To implement the project, engineers and managers worked together in a constructive way to implement new and innovative ideas. Arendt herself is providing technical support for the assembly line.
“I have been involved from the beginning and have been able to use my product knowledge to contribute to the planning process,” she says.
The new line allows an extensive product range to be assembled without the need to perform technical or logistical setup tasks. Some 2,000 components, 200 valve variants and six product families can currently be produced on the new assembly line.
“As soon as production and logistics became involved in the project, the more beneficial it became,” says Roser. “That’s because those of us in planning didn’t know what improvements in ongoing operations had been integrated into existing lines. We were able to use this knowledge for the new line.”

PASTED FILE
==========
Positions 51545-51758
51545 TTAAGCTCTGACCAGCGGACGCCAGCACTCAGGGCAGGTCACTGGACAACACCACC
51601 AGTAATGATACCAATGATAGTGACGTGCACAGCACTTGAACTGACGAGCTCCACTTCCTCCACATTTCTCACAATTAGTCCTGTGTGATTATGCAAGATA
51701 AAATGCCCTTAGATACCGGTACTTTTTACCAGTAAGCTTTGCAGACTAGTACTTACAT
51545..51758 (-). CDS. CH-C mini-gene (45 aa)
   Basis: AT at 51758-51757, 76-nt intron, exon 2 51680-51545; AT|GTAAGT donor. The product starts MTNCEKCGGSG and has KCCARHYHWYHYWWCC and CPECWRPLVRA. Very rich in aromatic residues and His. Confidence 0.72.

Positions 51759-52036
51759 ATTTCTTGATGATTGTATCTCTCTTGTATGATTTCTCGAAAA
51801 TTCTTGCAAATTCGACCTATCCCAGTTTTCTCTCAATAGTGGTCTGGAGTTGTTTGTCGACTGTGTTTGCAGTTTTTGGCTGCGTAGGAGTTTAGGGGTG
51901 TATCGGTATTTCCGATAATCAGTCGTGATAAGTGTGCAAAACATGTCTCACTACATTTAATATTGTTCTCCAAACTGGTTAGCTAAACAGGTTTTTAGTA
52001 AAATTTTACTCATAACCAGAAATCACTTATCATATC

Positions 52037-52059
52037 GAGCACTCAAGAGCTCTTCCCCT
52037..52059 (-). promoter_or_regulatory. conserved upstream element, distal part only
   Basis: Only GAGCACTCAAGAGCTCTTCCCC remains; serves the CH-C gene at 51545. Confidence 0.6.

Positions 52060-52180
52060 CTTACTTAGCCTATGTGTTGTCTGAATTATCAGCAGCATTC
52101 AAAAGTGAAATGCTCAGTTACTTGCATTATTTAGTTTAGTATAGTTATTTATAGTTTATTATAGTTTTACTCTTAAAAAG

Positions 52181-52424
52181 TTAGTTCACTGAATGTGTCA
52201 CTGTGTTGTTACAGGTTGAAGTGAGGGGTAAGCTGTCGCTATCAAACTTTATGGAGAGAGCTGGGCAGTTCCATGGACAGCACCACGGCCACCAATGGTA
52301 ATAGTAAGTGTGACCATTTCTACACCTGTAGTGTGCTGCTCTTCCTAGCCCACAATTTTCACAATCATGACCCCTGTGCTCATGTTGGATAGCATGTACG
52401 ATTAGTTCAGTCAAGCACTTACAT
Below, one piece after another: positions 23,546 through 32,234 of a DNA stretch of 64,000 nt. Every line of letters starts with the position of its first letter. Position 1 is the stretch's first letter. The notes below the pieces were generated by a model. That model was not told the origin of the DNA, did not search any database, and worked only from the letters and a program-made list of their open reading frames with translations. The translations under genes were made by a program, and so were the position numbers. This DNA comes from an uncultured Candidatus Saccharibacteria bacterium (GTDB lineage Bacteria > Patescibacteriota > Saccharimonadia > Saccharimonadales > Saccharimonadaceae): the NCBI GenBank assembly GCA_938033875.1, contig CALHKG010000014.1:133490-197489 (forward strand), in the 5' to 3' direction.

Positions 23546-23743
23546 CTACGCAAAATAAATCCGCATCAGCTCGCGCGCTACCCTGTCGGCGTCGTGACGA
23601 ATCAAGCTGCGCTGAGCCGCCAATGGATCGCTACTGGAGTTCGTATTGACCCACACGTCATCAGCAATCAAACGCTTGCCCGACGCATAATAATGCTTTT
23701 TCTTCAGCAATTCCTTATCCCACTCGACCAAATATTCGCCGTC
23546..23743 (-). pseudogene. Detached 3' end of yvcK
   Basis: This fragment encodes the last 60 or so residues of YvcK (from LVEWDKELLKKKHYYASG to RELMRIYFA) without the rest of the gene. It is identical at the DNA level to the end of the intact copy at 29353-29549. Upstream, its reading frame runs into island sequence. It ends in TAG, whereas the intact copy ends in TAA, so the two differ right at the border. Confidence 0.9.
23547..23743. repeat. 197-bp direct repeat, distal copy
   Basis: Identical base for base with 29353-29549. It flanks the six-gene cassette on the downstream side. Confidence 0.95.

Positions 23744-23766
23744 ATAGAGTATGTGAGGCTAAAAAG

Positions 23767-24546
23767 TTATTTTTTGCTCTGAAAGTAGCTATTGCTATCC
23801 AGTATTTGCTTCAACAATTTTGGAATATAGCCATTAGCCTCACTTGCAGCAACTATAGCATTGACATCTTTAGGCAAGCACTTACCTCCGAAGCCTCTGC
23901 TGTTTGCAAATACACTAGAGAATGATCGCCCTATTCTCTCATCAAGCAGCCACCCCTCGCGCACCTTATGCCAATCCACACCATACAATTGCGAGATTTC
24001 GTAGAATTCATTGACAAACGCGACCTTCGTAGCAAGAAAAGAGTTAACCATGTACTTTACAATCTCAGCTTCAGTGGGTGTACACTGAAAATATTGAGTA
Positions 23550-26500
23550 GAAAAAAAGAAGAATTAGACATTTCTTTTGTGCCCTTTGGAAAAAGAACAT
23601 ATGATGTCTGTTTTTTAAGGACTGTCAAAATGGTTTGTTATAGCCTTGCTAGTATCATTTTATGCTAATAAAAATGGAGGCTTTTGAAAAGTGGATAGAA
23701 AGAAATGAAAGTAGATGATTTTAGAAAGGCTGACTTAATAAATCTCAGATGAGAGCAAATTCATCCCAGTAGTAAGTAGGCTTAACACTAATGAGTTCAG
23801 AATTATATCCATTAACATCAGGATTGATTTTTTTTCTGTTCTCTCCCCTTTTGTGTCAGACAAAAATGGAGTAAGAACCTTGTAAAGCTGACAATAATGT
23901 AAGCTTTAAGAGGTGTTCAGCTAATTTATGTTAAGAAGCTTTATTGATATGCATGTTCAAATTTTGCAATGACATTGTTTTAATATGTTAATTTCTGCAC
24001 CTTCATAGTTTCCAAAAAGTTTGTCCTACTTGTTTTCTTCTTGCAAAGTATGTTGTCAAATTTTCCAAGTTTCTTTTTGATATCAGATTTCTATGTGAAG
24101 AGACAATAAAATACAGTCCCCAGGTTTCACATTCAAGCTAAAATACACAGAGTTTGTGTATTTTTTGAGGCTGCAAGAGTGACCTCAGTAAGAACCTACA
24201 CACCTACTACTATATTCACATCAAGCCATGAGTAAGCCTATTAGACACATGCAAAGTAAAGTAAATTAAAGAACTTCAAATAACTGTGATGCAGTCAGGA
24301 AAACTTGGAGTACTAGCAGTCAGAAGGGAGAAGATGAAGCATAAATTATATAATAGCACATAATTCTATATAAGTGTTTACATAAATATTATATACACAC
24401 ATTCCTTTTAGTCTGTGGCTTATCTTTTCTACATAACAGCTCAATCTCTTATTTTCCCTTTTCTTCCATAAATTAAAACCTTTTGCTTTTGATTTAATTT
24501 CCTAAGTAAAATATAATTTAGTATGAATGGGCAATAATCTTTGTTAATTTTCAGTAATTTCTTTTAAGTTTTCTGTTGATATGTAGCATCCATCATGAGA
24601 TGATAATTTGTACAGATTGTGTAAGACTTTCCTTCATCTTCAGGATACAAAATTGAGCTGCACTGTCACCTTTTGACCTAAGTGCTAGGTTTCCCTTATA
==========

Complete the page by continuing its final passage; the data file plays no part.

The line is packed with features that make tasks easier for workers. The assembly stations automatically adjust themselves individually to workers based on their preferences. Flat screens display text in the best font size and language for each individual. Information about the assembly steps is displayed in the appropriate level of detail, depending on each worker’s qualifications. Each associate carries a Bluetooth tag that stores his or her information and automatically transmits it to the assembly station.
“Our focus has always been on connecting humans, machines and products to increase agility, accelerate processes, and manage the wide variety of products,” explains Tim Brügge, assistant to the technical plant manager in Homburg.